Various modifications and improvements will occur to those skilled in the art upon a reading of the foregoing description. By way of example, the elastic loop can be separately formed, and then attached to the rope section. Also, different slip knots can be used to tie the safety attachment to the rung and cable. It should be understood that all such modifications and improvements have been deleted herein for the sake of conciseness and readability but are properly within the scope of the following claims.

Claims

1. A method of securing a ladder to an overhead support member comprising

(a) providing a safety attachment comprising a rope having opposed ends, with an elastic loop attached to one of the ends, and a coupling member attached to the other of the ends;
(b) positioning an upper rung of the ladder adjacent a horizontal overhead support member;
(c) tying the safety attachment around the horizontal overhead support member and the rung with a slipknot; and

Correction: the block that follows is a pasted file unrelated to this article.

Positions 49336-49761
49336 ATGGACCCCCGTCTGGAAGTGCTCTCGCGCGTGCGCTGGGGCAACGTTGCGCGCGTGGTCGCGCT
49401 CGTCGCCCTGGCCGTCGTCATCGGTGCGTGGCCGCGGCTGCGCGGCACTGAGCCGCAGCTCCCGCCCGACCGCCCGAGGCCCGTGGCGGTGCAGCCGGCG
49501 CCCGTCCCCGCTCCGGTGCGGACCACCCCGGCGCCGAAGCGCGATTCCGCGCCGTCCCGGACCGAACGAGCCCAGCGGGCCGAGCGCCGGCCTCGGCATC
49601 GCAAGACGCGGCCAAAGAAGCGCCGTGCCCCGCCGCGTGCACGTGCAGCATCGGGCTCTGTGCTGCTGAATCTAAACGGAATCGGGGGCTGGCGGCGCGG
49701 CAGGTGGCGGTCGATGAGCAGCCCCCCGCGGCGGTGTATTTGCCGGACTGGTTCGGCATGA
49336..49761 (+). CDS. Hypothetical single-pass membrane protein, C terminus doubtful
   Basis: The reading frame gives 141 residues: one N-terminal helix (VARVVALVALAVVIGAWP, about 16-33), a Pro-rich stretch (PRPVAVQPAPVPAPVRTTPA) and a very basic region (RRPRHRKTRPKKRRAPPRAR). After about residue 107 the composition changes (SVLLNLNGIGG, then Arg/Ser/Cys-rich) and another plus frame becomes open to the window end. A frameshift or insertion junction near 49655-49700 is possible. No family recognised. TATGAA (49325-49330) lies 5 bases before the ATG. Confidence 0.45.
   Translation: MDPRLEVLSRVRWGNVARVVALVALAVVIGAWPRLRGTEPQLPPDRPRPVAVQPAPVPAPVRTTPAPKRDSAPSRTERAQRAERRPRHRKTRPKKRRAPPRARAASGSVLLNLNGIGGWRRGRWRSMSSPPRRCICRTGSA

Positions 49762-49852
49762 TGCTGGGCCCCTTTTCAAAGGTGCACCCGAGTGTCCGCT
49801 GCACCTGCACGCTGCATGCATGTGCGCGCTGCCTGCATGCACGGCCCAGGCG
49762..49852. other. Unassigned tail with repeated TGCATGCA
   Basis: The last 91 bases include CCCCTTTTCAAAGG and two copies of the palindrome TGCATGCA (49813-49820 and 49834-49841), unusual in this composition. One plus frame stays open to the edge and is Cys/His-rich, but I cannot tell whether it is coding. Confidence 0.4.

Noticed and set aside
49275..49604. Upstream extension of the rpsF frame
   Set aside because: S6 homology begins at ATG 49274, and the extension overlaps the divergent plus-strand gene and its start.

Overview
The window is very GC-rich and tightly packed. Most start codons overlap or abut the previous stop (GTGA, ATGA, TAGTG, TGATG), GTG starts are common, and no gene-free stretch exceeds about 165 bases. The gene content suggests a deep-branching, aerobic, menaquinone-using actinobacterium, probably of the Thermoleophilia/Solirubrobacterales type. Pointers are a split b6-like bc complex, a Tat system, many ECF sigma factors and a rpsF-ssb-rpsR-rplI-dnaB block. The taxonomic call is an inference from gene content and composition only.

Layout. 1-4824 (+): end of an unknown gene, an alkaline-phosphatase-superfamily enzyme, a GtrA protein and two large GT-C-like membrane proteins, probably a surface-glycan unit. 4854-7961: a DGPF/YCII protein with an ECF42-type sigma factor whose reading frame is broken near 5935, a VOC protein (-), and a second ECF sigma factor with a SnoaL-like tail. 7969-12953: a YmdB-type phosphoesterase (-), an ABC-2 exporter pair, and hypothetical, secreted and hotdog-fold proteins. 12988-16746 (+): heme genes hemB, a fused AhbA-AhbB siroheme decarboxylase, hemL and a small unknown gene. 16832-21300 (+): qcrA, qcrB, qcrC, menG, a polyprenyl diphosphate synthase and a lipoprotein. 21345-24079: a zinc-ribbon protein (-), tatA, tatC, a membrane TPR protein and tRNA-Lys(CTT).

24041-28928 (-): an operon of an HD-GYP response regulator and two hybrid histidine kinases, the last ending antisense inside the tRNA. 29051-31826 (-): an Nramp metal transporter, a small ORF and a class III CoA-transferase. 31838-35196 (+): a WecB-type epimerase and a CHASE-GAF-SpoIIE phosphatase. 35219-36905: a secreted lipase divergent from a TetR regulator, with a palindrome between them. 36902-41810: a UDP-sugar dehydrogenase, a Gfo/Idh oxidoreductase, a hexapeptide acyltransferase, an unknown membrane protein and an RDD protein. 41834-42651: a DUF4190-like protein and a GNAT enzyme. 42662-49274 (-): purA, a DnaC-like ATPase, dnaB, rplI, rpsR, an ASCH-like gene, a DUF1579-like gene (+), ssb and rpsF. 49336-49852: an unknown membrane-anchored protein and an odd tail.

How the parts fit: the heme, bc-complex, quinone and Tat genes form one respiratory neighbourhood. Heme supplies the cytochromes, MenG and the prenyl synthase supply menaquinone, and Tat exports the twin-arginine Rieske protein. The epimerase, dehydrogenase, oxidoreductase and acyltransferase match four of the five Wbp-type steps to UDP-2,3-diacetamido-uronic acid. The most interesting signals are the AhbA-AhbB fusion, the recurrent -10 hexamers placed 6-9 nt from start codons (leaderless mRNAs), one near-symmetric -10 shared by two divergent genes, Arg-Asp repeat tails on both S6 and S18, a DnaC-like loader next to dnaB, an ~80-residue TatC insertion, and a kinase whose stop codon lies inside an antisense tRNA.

(d) pulling on the coupling member to untie the knot and release the safety attachment from the rung and the horizontal overhead support member.

2. The method of claim 1, wherein the tying step comprises wrapping the rope and elastic loop around the horizontal overhead support member and rung and forming a slipknot with the rope and the elastic loop.

3. The method of claim 1, wherein the coupling member is a rope loop, and further comprising tying a release rope through the loop.

4. The method of claim 1, wherein the positioning step comprises positioning the upper rung adjacent a horizontal overhead support member which is a wire.

5. The method of claim 1, wherein the positioning step comprises positioning the upper rung adjacent a horizontal overhead support member which is a cable.

6. The method of claim 1 further comprising descending from the ladder prior to the pulling on the coupling member step, wherein the pulling step occurs from a ground position.

7. The method of claim 1, wherein the providing step comprises providing the elastic loop as a hollow braided rope with an elastic cord in the interior thereof, so that the elastic cord substantially prevents the elastic loop from becoming compressed when forming the slipknot, thereby preventing the slipknot from prematurely loosening while tied and forcing the elastic loop to an original form after the slipknot is untied.